Pain as the Object of Meditation

It’s cliché to start with a definition, but here goes. One of the most useful definitions of pain I have heard is, “Sensation with the desire to pull away.” I would extend this to painful thoughts as well. Dr. Dan Siegel does a great illustration of this. Do it with me: Inside your mind, repeat the word, “No,” to yourself for 1 minute. Notice how it feels. Repeat this exercise while saying the word, “Yes,” to yourself. Feel the difference?

Similarly, Vydamala Burch uses the Fist Exercise to illustrate physical pain. Again, do it with me: Make a tight fist with both hands. (Option to tense your upper or lower body instead.) Take a deep breath. Notice how it feels. Now relax your muscles and take a deep breath. Feel the difference?

So how do we say, “Yes” and relax? I’m not suggesting embracing pain with open arms, but there is a different way to engage with it: meditation.

The first step is to lay the groundwork by practicing on a regular basis when you feel good to develop a mind-body connection and awareness of internal dialogue. Any style will do, but common favourites are yoga nidra, body scan, and breath-focused meditation. Be sure to find a style that works for you so that you will stick to it over time. The aim is to be able to step back and observe your experience without getting caught up in it.  Like a trip to an art gallery, look but do not touch.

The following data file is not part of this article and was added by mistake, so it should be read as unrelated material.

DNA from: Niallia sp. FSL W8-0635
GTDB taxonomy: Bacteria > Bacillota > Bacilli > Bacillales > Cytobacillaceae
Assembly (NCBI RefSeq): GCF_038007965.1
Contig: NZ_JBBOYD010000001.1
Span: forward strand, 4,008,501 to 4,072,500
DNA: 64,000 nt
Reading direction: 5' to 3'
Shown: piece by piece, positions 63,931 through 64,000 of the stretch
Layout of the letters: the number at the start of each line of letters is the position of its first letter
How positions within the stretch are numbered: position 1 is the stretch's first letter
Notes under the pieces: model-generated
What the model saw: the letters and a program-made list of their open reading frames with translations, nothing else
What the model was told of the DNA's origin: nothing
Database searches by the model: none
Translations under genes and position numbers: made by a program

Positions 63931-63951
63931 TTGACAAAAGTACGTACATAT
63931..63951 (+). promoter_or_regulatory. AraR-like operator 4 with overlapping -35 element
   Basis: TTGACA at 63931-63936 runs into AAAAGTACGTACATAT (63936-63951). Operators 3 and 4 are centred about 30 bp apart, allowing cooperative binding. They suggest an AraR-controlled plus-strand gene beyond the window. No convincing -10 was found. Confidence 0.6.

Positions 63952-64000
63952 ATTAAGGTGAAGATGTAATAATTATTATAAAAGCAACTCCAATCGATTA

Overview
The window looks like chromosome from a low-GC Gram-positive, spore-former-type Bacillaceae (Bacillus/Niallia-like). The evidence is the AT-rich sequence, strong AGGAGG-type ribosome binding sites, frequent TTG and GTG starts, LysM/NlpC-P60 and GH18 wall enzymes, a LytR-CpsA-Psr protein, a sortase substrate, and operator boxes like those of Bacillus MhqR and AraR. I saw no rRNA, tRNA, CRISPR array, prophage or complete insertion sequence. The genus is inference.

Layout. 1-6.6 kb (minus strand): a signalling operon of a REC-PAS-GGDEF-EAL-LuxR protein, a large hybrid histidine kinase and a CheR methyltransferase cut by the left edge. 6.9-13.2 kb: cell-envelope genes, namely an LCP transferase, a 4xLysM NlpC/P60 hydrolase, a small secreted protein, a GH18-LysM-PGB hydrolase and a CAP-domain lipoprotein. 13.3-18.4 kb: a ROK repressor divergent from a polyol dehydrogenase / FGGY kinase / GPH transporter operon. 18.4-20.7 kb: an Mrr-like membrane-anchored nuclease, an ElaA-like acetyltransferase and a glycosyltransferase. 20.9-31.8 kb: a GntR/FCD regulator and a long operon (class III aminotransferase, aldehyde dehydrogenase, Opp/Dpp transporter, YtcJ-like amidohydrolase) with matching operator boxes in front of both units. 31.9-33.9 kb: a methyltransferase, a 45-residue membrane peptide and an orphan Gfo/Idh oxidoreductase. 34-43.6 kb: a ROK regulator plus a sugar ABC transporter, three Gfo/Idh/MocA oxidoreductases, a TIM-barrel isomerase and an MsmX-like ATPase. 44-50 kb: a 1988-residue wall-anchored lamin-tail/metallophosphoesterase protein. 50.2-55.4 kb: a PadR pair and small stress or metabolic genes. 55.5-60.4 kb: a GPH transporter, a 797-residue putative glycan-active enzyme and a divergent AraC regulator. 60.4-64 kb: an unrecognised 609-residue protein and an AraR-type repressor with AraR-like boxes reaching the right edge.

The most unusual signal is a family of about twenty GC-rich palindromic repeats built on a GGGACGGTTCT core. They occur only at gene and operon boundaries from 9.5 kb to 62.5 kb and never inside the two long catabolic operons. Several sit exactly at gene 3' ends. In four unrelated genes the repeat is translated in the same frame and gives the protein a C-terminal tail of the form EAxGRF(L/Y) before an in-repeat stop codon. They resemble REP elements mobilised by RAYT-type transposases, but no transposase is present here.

The next step is to put mediation in to practice when you are in a painful situation. It is more difficult, and not always possible, but this can be where some of the most powerful work of mediation is done. Use your typical meditation style, with the option to notice everything about your current discomfort: the size, shape, sensation, associated thoughts and emotions, where it is felt in your body and how it changes as you watch it. Like a sculpture at an art gallery, accept that it is there and allow it to exist. You may even find that reading these words gives you the desire to pull away, say no or grip tightly. The cure for that of course, it to observe that desire through mediation.

I know it is easier said than done and won’t always seem to work, especially at first. It may be easier to give up or fall into bad habits. It often said that it is slow medicine, but strong medicine and my hope is that it takes the edge off for you.

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